abstract = "Introduction: The purpose of this qualitative meta-synthesis was to understand the labor and birth experiences of immigrant women in countries of resettlement who have a history of female genital cutting (FGC), also known as female genital mutilation or female circumcision. Methods: We used a meta-ethnography approach to synthesize the literature on this topic. We searched PubMed, Embase, Web of Science, CINAHL, PsycINFO, and Sociological Abstracts databases from inception to May 2016 using the search terms female genital cutting, female circumcision, clitorectomy, clitoridectomy, pharaonic circumcision, genital circumcision, female genital mutilation, infibulation, and deinfibulation. Our inclusion criteria were 1) peer-reviewed, original qualitative research; 2) focused on populations affected by FGC or their health care providers; 3) conducted in a country where FGC is not documented as an indigenous practice; 4) English language; and 5) included a description of postmigratory labor and birth experiences of women affected by FGC. Fourteen articles were included. Results: Two new syntheses emerged from our sample of studies including African immigrant women primarily resettled in Europe and the United States. First, birth after FGC in the context of resettlement included pain and anxiety, and has the potential to retraumatize. Second, while women experienced nostalgia for familiar traditions and perceived disrespect in their new setting, they questioned traditions, including the role of FGC, in their and their daughters’ lives. Discussion: The negative birth experiences of women affected by FGC highlight the need to improve care for this population. Health care professionals can serve as a source of support for women affected by FGC by acknowledging and addressing FGC in their care and actively listening to their perspectives and concerns.",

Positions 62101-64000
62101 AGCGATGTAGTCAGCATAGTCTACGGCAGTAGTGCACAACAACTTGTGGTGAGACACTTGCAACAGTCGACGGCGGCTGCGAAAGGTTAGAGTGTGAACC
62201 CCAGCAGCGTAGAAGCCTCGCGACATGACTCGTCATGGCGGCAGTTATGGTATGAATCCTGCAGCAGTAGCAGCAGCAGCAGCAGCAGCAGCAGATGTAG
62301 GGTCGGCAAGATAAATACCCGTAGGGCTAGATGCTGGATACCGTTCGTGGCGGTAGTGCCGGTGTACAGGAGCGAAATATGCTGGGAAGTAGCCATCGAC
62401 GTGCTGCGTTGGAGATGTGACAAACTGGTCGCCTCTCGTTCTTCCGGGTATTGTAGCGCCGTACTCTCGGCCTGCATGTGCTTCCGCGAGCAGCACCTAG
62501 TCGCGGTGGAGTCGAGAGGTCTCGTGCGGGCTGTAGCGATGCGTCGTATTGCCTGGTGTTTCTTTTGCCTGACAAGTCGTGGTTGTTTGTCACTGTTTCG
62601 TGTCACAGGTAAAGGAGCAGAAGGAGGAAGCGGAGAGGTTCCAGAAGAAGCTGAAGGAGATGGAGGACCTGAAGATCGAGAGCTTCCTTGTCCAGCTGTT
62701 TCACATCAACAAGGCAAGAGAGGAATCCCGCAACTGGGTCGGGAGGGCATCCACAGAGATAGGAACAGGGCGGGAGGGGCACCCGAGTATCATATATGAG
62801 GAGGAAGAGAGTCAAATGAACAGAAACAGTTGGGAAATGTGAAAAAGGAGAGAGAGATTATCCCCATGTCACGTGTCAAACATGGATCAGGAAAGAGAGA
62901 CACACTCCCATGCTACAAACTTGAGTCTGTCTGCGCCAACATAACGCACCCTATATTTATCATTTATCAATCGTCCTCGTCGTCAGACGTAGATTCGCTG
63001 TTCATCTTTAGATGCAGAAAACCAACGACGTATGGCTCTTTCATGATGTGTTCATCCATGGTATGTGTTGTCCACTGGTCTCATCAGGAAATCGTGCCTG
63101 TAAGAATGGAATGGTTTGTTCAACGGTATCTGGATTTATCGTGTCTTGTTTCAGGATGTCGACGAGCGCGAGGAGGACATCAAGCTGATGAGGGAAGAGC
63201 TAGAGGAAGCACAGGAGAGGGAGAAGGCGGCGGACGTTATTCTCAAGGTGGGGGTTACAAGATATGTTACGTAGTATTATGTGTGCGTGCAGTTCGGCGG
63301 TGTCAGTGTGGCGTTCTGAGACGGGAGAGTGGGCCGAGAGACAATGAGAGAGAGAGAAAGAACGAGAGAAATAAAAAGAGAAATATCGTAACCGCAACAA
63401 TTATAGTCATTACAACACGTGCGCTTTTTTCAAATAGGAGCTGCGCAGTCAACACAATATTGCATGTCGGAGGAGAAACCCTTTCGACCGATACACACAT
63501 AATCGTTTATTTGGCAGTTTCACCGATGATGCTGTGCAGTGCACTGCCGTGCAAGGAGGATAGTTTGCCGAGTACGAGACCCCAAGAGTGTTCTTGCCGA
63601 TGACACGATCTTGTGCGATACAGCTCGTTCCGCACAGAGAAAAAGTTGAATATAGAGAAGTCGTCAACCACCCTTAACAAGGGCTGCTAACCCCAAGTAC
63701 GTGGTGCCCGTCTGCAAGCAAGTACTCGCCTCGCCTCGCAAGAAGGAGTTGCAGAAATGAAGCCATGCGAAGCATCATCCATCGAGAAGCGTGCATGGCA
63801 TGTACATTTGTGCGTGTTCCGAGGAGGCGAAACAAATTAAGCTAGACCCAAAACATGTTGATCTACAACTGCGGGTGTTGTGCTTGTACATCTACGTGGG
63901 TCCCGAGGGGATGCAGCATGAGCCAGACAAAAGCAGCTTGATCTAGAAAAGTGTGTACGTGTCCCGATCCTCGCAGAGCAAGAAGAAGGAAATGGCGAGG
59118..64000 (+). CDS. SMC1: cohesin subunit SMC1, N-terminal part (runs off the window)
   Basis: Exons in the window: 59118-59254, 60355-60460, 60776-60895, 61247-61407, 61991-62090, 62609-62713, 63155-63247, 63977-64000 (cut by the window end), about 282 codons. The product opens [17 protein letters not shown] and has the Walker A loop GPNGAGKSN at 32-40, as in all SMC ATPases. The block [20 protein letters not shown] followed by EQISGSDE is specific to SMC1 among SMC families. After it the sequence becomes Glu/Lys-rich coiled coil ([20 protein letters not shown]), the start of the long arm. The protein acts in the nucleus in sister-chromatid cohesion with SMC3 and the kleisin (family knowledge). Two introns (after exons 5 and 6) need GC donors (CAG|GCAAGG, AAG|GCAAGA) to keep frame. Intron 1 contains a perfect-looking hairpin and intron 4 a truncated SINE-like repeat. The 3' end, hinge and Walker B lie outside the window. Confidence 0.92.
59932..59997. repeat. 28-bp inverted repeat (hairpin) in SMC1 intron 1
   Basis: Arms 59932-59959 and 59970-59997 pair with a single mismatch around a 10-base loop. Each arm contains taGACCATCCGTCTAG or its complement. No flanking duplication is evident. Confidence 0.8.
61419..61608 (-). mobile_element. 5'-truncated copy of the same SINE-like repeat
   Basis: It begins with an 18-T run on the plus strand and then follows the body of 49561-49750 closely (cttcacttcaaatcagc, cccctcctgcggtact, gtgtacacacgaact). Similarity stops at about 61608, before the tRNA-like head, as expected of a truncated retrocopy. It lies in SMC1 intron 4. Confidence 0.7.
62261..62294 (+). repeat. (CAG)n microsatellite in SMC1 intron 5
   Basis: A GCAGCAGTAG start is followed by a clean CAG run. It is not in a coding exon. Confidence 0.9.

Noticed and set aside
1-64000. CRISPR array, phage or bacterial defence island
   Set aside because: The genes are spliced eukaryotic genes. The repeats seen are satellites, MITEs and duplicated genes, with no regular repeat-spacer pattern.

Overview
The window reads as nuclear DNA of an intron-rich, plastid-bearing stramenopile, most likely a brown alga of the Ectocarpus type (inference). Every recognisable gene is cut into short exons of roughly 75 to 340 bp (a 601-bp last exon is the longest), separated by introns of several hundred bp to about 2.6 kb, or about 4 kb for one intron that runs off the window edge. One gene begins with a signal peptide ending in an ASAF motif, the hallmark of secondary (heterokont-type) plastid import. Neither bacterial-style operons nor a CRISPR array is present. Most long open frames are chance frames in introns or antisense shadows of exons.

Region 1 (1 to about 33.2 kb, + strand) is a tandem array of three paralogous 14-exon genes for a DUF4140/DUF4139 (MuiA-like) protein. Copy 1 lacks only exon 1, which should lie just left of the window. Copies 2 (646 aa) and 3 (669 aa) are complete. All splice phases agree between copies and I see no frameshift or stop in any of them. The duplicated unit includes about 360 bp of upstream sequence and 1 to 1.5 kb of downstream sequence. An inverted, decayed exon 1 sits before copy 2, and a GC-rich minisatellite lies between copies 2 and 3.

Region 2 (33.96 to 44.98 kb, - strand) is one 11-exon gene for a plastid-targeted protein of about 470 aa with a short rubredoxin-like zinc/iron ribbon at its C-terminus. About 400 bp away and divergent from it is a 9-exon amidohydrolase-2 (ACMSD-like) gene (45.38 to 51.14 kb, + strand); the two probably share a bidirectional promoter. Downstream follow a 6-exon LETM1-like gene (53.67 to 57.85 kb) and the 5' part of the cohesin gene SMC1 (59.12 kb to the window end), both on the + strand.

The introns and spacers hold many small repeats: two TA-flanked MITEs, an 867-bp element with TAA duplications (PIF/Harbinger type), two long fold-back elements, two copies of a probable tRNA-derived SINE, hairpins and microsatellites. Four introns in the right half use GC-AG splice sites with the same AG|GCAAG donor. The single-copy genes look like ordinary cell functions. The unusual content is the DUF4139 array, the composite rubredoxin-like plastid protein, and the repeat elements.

keywords = "global health/international, health disparities, intrapartum care, qualitative research, systematic reviews and meta-analyses",
author = "Asma Hamid and Grace, {Karen Trister} and Warren, {Nicole E}",
year = "2018",
month = "3",
day = "1",
doi = "10.1111/jmwh.12708",
language = "English (US)",
volume = "63",
pages = "185--195",
journal = "Journal of Midwifery and Women's Health",
issn = "1526-9523",
publisher = "Wiley-Blackwell",
number = "2",

}

TY - JOUR

T1 - A Meta-Synthesis of the Birth Experiences of African Immigrant Women Affected by Female Genital Cutting

AU - Hamid, Asma

AU - Grace, Karen Trister

AU - Warren, Nicole E

PY - 2018/3/1

Y1 - 2018/3/1